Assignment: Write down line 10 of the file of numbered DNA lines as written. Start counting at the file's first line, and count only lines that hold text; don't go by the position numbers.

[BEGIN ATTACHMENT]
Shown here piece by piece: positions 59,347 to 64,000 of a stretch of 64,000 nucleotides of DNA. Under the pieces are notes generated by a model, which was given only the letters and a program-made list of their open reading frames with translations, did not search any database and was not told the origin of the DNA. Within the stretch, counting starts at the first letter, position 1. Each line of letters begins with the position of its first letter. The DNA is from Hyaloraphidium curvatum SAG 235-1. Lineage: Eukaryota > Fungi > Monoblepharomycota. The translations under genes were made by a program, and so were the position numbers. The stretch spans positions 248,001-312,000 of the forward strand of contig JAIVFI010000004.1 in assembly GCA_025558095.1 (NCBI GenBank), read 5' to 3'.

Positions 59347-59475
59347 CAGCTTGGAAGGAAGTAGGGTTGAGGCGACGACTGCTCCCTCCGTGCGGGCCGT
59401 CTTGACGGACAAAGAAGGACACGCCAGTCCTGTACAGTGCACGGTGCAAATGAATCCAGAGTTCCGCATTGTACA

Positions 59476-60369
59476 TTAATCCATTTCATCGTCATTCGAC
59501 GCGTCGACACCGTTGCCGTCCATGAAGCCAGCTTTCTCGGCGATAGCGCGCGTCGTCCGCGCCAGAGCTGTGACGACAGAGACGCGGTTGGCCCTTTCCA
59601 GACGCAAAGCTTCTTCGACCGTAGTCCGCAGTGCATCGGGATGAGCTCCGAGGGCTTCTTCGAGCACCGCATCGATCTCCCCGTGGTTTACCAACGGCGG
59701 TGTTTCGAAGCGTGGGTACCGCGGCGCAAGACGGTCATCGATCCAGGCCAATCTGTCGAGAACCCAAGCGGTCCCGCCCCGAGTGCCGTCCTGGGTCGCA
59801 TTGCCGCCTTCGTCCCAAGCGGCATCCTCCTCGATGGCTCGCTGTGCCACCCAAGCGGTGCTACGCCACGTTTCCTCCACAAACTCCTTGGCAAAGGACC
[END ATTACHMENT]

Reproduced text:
59801 TTGCCGCCTTCGTCCCAAGCGGCATCCTCCTCGATGGCTCGCTGTGCCACCCAAGCGGTGCTACGCCACGTTTCCTCCACAAACTCCTTGGCAAAGGACC